Don’t worry, this isn’t a post about how we have to clean up our planet, drive electric cars and minimize our dependence on oil and petroleum products. I should be honest though, its inspiration was rooted in a radio show about that very topic. I was driving to work and listenting to an argument about whether the strain the oil industry was putting on the environment was sustainable or not. On one side was an oil company firmly convinced that the amount of water they utilized from the river was a reasonably small amount of a huge water source, on the other side an environmentalist arguing that the strain put on the waterway would eventually lead to destruction.

Sustainability has been on my mind a lot lately, as I reflect on my career choice, but also as I look around at the members of our staff. We sure do ask a lot out of teachers, we ask them to teach our kids, model for our kids, care for our kids, protect our kids and when all of that is done we expect them to volunteer a little extra time to coach our teams, direct our plays, run an after-school club or lead a field trip.  With all we ask of our teachers, they step up, they do it and they do more. It is because teachers are willing to give so much that we continue to pile on more and more, ask them to know this, to learn about that, and we can at times lose sight of just how much they do for us.

It is easy to get excited about a new program or initiative, to want to implement new assessment strategies or pedagogical practices, even to offer every teacher-run extracurricular activity imaginable. We need to always consider what we are asking of our teachers and whether or not it is too much. As administrators we should help develop a direction for our buildings, but we need to focus on a reasonable, or sustainable, number of responsibilities we expect of our staffs. Our teachers, along with our education assistants, our secretaries, our librarians and our custodians, they are the river and we must be sure that the demands we place on them are sustainable.

5 thoughts on “Sustainability

  1. Jesse – Excellent post! I think you are exactly right. The demands on ALL educators are immense, and making sure they are sustainable is much easier said than done. I believe creating a supportive and collaborative culture in schools should be a top priority when it comes to making sure educators have what they need to endure. Educators will always have a few “tough” days, but it is the students and the people with whom we work that can help limit those days. Thanks for keeping the point of sustainability on my radar!

  2. On behalf of all teachers-thank you. It’s nice to know that administrators understand how much expected from us. As we take on new initiatives, clubs etc we need to keep asking each other what isn’t making a difference and we need to stop doing it. No more piling on. We need to balance the load and be more efficient in how we support students emotionally & academically.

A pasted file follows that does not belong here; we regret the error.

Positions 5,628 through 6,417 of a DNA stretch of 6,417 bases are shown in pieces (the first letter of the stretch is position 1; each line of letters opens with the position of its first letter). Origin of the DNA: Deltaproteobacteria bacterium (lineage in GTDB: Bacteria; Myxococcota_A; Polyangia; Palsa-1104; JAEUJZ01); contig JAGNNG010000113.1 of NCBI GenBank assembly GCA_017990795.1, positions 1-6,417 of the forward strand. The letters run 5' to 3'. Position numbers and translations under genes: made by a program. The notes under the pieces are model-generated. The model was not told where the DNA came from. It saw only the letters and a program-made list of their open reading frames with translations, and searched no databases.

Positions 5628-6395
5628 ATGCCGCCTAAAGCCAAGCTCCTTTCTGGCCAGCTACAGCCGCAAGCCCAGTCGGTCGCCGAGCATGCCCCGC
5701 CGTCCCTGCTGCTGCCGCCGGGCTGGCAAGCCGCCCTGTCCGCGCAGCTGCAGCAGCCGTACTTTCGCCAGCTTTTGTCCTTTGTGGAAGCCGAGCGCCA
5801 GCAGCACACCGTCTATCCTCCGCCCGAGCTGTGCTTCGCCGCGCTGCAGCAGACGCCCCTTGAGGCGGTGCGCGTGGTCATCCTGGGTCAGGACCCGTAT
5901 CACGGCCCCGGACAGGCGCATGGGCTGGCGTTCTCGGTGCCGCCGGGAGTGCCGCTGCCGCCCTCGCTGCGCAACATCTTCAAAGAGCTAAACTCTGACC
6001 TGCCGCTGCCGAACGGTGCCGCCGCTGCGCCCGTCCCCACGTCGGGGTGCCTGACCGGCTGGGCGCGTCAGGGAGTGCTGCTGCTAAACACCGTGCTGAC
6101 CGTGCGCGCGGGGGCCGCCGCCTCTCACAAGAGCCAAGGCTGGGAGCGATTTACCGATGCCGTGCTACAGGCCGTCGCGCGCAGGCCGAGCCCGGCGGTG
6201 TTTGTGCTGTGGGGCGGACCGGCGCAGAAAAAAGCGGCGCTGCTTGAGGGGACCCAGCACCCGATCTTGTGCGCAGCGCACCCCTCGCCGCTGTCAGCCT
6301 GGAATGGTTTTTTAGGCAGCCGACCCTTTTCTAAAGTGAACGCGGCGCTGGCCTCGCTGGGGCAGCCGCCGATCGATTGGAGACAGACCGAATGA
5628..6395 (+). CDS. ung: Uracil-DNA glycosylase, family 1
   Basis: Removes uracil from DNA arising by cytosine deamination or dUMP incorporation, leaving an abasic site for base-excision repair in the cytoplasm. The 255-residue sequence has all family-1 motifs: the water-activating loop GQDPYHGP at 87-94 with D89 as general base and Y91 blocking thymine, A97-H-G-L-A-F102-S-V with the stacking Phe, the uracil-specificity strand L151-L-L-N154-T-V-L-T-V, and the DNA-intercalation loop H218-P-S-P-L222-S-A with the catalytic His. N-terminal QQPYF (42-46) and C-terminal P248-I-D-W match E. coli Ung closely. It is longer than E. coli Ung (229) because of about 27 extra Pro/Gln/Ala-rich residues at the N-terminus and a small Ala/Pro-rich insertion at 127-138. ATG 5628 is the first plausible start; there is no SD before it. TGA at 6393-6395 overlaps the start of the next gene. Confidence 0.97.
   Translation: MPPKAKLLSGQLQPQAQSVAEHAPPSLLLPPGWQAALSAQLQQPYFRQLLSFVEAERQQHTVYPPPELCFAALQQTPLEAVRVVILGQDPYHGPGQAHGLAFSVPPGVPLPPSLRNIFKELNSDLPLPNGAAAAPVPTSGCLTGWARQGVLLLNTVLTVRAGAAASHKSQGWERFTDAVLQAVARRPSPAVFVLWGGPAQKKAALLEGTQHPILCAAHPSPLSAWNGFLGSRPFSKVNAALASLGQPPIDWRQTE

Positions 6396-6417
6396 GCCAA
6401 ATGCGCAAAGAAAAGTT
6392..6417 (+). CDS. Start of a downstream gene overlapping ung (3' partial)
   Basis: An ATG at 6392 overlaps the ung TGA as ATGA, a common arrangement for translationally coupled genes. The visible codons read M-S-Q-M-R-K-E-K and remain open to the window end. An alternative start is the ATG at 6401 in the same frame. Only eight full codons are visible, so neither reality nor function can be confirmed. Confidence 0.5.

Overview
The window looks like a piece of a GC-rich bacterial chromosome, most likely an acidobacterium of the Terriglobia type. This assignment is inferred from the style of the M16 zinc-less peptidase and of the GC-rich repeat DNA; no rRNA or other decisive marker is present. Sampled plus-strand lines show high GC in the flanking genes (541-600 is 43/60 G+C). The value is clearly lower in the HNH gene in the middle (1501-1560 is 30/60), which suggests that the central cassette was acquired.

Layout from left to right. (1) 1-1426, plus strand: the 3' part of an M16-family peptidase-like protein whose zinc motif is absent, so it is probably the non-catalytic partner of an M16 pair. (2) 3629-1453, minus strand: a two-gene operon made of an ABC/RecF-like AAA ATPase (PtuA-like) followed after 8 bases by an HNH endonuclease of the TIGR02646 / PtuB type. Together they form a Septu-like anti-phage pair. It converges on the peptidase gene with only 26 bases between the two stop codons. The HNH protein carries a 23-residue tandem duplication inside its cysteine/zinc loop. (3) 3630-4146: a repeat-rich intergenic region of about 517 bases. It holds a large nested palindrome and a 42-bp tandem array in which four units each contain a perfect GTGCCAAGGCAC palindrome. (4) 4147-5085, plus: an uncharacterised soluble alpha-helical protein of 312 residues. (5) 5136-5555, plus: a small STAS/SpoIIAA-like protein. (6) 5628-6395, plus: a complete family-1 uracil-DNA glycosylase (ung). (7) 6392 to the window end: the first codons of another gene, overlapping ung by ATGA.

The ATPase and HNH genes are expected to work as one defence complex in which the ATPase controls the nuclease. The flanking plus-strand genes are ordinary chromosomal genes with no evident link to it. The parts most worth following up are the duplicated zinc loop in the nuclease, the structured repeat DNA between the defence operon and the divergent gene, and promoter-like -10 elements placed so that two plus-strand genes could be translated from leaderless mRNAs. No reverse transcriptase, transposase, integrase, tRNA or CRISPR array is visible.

Last night I ordered fish & chips as I left the school. When I picked up the order at 6:20 the cashier said, are you a secretary or a teacher. I replied teacher. She sniffed and said “Huh! And they say teachers don’t work after hours.” I accepted that comment as a praise. Here is a member of our community acknowledging my commitment.
    Thanks Jesse for saying what is rarely said, teachers are expected to do too much and they do it because they have to look at those faces every single day.

  3. Pingback: Tweets that mention Sustainability | Opening Doors and Turning On Lights --

  4. Jesse,
    Well said! I serendipitously stopped by after reading a tweet you posted at Sir Ken Robinson. Sustainability of people, ideas, environment etc…is something we should all be talking about. As the former Director of AISI at the U of A I did a study on school improvement leadership and sustainability over 10 years. In fact ‘leadership’ and ‘sustainability’ are inextricable coupled together.

    The greater concern I have today in our profession is where resiliency lies with us all. Resiliency to be able to bounce back from adversity and manage the complexity that is our professional practice. Ultimately, I believe that our resiliency in large measure comes from our relationships with others and their quality. It is hard to sustain anything if we can’t feel that the burden/prize can always be shared through our friendships, networks and ties that bind. The ability to bounce back, sustain and keep positive is boind in the fabric of having strong familial, personal and professional relationships.

    I am providing a feature keynote this morning at the North Central Teachers’ Convention, and your post had led me to some additional ideas. I am going to talk about Dr. Sherry Turkle’s new book entitled ‘Alone Together’. Thanks for your sharing.

    Phil McRae

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